21. I enjoyed Maho Bay growing up and was able to return one last time before it closed. Truly upset about its closure. Makes no difference to me whether the new owner develops it or preserves it, as that land is not likely ever going to be returned to the public.

  22. My husband and I were fortunate enough to go there on our honeymoon when there was the last few extensions of the lease. Truly peaceful and serene. Loved the place! Staff was great! Sunsets were awesome! Great activities. Food and Salad bar was excellent! I am still missing my passion fruit glazed chicken I had the first night we were there. We will never forget that time in our lives. I am a biologist and envtl sci minor. I really wish this land would have been under the national park system as a campground or kept the Eco tents going. So sad we will never get to stay at that property again. Sad when people with a gigantic bank account can swipe in and greedily take it for themselves. What happened to utilitarianism and doing the greatest good for the greatest number of people? Well, I will end with I don’t think that property can be truly cherished now like it was when Maho Bay Camp Visitors were there. We knew how to appreciate it and all the little things in life.

  23. Bummer. I was just telling some people at the office about my experience at Maho Bay when i was a child. I believe it was nearly 20 years ago when my folks took me to Maho Bay on St Johns. What an amazing experience and I am still talking about it to this day. I’d often thought of trading in my lace ups for some flip flops and settling down as a cook down there or somewhere similar. Its a shame that its now going to be developed into someone’s private vacation estate. Glad I got a chance to be amongst those that got to enjoy the beauty of this place. Thanks for the memories.

  24. WOW how beautiful and special Maho Bay is. Glad my daughter and I were able to spend a week there. All good things must come to an end. Shame to see it sold.

  25. I was just looking at this thinking Id take my kids…use to go in my twenties. What a great place for family and it was not overly unaffordable. I true philanthropist would keep this available to the general public.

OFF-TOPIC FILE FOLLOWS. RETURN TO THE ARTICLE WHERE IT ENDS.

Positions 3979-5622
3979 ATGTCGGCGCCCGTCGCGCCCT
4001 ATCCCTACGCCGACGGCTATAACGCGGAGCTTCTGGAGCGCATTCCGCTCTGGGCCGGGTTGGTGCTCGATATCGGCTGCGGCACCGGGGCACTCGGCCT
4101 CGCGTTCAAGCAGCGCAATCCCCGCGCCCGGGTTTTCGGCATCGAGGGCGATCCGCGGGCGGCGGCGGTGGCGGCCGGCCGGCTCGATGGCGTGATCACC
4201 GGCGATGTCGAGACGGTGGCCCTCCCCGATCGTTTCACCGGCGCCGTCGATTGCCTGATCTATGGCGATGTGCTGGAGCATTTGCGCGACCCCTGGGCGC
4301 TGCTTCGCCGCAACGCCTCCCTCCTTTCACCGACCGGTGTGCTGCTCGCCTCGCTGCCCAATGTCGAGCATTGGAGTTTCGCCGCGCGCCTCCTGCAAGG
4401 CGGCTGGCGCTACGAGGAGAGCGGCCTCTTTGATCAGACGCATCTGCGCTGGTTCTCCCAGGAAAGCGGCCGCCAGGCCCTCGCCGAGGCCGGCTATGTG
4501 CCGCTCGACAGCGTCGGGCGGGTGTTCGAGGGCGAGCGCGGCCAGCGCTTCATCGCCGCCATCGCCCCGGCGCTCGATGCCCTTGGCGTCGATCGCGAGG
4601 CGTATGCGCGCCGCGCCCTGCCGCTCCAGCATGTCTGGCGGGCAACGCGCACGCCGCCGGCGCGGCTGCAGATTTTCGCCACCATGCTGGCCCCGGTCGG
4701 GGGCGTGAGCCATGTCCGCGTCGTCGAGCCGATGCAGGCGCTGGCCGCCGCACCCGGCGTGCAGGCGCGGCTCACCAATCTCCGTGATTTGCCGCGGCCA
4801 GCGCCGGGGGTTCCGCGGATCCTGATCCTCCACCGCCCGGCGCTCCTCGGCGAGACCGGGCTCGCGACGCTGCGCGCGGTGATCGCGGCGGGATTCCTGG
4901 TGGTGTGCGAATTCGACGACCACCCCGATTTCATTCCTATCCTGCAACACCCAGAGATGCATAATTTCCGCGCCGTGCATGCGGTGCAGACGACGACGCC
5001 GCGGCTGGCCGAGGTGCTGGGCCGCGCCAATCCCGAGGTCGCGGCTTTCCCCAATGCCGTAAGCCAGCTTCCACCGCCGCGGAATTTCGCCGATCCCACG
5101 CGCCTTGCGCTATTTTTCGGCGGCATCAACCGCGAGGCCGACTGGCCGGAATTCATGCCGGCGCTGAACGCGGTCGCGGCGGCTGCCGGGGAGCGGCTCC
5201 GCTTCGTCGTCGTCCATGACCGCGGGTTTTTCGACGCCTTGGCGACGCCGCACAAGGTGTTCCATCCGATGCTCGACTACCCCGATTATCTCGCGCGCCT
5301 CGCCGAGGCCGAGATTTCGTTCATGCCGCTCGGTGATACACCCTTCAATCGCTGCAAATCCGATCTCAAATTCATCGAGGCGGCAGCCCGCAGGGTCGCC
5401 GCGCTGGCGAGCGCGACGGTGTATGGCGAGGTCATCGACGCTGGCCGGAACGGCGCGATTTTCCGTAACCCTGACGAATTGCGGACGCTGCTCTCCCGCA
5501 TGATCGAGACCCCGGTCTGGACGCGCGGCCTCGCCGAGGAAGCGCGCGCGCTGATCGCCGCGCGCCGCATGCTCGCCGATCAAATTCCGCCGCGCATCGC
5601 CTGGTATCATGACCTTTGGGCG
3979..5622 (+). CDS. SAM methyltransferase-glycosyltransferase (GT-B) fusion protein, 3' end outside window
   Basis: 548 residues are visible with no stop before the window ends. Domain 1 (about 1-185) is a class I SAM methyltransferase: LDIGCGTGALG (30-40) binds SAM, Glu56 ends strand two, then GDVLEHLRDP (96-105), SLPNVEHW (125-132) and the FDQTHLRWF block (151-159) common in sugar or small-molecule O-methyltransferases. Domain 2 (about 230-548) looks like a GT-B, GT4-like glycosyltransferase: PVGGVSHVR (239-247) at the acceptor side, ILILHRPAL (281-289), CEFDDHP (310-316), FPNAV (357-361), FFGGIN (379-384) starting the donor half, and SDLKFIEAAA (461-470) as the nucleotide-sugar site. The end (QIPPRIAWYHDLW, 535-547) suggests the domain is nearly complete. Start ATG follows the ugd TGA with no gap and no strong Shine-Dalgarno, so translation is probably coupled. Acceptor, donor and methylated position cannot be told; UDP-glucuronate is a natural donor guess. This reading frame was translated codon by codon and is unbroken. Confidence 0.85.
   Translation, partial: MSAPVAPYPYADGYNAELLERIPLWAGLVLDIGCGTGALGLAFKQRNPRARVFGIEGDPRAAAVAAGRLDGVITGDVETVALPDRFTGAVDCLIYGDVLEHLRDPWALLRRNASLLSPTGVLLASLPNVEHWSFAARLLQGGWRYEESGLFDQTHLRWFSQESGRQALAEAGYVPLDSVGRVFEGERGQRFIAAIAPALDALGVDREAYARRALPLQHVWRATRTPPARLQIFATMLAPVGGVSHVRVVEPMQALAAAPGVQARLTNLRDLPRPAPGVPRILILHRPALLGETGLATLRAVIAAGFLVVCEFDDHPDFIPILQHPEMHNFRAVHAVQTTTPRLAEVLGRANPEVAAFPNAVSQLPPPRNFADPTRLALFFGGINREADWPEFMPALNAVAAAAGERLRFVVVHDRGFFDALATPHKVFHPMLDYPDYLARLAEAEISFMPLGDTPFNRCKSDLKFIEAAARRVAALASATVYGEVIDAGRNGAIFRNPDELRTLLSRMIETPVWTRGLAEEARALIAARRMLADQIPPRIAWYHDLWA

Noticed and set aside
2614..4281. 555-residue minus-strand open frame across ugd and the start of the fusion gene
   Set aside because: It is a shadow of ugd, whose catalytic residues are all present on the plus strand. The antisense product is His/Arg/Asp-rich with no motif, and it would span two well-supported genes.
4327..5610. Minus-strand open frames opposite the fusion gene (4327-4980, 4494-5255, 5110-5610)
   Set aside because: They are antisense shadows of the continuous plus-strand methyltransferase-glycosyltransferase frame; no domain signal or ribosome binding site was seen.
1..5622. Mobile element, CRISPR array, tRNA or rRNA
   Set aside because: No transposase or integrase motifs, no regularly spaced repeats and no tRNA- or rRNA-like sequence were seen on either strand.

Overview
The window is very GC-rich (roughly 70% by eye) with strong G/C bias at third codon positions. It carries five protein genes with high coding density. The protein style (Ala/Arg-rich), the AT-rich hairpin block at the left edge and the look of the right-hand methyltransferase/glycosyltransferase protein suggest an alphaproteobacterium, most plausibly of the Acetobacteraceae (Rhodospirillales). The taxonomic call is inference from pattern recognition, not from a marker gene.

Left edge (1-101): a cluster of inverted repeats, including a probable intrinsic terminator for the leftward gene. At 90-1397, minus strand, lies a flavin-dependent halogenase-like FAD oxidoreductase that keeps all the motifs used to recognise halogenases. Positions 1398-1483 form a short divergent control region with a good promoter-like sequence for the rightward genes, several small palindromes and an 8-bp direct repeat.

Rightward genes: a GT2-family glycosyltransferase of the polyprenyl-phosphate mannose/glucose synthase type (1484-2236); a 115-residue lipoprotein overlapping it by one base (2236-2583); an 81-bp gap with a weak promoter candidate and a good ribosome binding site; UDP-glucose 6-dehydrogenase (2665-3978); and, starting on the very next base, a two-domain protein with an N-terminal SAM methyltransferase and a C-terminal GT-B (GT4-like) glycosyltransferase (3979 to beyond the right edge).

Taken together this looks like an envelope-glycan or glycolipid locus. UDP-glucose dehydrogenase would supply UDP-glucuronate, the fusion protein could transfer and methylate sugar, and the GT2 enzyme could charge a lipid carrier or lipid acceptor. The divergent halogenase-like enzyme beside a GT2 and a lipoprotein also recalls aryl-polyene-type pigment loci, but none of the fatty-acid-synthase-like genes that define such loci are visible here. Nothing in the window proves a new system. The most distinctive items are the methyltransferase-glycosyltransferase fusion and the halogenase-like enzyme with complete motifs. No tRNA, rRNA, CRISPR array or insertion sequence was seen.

26. What a shame to read about the fate of this property. I had the fortune to stay there a number of years ago while visiting St. John for a wedding. I dreamed about bringing my son here to live like beach bums for his Sr. trip. As we talked about options, this was my first thought only to get online and be disappointed. I don’t begrudge the wealthy having the means to enjoy as fine a life as they can afford. But Lord, don’t be such a hypocrite about your intentions. Whether it is the mega corporation or the mega rich, you have still denied tens of thousands if not hundreds of thousands of wildlife loving people the opportunity to experience it’s beauty and wonder.

  27. I see the word “philanthropist” tossed around in the comments as if they are saints, alluding to this guy Stryker, of course. I’m not rich (so maybe that’s my gripe) but being a supporter of LGBT rights and apes, at least to me, is not real philanthropy. I have more respect for people who donate to causes which help persons with disabilities, to the poor, or those impacted by religious persecution in the world. A billionaire buying a resort for his own personal use, and for parties for all his NY friends? I won’t judge a book by its cover (because I don’t know the man) but I’m not going to go fawning over what a wonderful thing his land purchase is, as do some of the other commenters.

  28. Very moving to read these many comments by people who loved Maho and the time they spent there. We went as a couple, then with our three daughters, then with friends . . . probably about ten or eleven times altogether. One daughter got engaged on the evening beach when her boyfriend wrote in the sand, “Will you marry me?” We are blessed to have had so many wonderful March days at Maho.

  29. I agree with almost all of the comments….except that this “philanthropist” buyer is a “good” thing for Maho Bay Camps in the future. I spent 1 week every November for 10 years at Maho….made friends, loved the place and the serenity and the natural beauty and the “silence”….even the braying of the donkeys that wakened me and the peeping of the frogs at night….and the stars…..and the fragrances of the flowers…..and the birds…and, and, and!! I took my grand-daughter and my sister and my daughter for wonderful vacations there. It is shameful that it will never be available for the “real” people….those without any labels…..just a love of Maho and “once upon a time”.

    • 28Jan2017. Working there full time, and living among the loving peaceful residents and guests at Maho was an incredible privilege, a life-changing experience for me, during a transitional period of my life. An era, a refuge now gone. Later I attended an Omega week. Wow. Glad and lucky to have been a small part of Maho. How disappointing the property has become a billionaire’s estate, not part of the National Park.

  30. Following threads from old dead links, bummed to read about this. Multiple family vacations spent here as a kid. Memories galore. Sad to see it gone.